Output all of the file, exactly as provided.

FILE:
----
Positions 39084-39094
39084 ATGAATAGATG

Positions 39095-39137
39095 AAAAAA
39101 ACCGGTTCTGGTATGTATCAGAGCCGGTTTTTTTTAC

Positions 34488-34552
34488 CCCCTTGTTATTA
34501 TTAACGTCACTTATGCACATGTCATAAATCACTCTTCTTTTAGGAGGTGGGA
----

Positions 39084-39094
39084 ATGAATAGATG

Positions 39095-39137
39095 AAAAAA
39101 ACCGGTTCTGGTATGTATCAGAGCCGGTTTTTTTTAC

Positions 34488-34552
34488 CCCCTTGTTATTA
34501 TTAACGTCACTTATGCACATGTCATAAATCACTCTTCTTTTAGGAGGTGGGA